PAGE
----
Hurricanes Harvey and Irma will impact new-boat sales, but the effects will be somewhat offset by the timing of the storms.
“The first thing I want to remind people is, if you look at the seasonality of the marine business, September through December [account for] about 15 percent of retail sales,” Brunswick Corp. CEO Mark Schwabero told analysts at B. Riley & Co. on Thursday. “This isn’t a heavy selling season. You’ve got to remember those are relatively small numbers from a retail perspective.”
The photos emerging from Texas, where Harvey struck as a Category 4 storm on Aug. 25, and southern Florida, where Irma made landfall near Cudjoe Key on Sept. 10, showed a sad situation, Schwabero said. Images of boats jumbled together and sunk dominated news cycles.
New-boat sales will be postponed 12 to 18 months after most storms, which “just makes sense,” Schwabero said.
"People have to get roofs on their houses and their lives back together before they buy a new boat,” Schwabero said. “Even if they bought a new boat [sooner], there may not even be a dock to tie it to because a lot of those things get wiped out, too.”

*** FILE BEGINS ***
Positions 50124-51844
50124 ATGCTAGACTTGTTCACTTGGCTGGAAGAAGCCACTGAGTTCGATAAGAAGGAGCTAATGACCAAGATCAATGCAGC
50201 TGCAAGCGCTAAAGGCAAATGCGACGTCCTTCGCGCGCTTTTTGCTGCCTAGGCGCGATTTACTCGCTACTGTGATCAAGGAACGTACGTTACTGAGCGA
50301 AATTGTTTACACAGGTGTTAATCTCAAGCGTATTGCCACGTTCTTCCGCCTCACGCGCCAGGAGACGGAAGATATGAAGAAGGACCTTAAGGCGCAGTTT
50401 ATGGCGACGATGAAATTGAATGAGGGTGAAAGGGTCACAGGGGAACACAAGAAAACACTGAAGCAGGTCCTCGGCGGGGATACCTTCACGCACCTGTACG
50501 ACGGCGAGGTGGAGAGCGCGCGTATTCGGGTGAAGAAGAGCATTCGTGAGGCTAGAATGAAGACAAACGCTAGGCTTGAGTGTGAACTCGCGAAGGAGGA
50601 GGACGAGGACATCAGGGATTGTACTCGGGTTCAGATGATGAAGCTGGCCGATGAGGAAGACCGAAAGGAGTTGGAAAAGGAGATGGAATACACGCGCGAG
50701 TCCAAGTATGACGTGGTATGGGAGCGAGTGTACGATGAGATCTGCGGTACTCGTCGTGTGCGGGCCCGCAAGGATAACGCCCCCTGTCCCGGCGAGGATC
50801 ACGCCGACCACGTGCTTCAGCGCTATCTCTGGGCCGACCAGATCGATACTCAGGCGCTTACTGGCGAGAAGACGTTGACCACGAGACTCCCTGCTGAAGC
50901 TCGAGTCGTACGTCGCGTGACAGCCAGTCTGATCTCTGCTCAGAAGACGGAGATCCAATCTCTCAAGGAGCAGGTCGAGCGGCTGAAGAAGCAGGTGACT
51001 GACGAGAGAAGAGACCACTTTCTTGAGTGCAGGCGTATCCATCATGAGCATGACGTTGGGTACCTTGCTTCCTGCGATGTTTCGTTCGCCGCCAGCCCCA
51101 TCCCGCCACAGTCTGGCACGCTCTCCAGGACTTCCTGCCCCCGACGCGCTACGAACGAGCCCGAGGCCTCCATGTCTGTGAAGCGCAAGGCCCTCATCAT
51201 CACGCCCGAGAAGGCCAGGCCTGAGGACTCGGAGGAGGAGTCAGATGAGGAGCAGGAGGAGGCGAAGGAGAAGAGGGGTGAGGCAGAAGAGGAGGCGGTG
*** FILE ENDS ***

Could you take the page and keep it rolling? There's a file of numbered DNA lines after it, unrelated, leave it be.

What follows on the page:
Some people will also replace their vessels with used boats, he pointed out, after they are issued an insurance check for their former boat — assuming the boat was insured.
“More likely in the short term what you’re going to see is an uptick in parts and accessories because people are going to say, ‘Gee, the windshield is cracked,’ or ‘The seats are moldy or cut,’ or ‘I need a new prop,’ ” Schwabero said. “We’re likely to see some of the things in the short term on the P&A side coming through.”
Brunswick has been investing heavily in parts and accessories manufacturers and distributors in the past few years, most recently with the purchase of Lankhorst Taselaar, a parts and accessories distributor based in the Netherlands and Germany.
Analysts also asked about a dip in large-boat sales.
“I’m glad this question is one you’ve got on your list,” Schwabero said. “A lot of people think a lot about big boats. But big boats make up 15 percent of our boat business, which makes them less than 4 percent of Brunswick, and they’re even less of our earnings.”
“The number of dealers who sell those [boats from 41 to 65 feet] are a fairly small number,” Schwabero said. “They’re just not leading indicators of what’s going on.”
“There’s 2,000 big boats sold annually in the world, so I would hardly say that 2,000 consumers are indicative of what really goes on,” he said.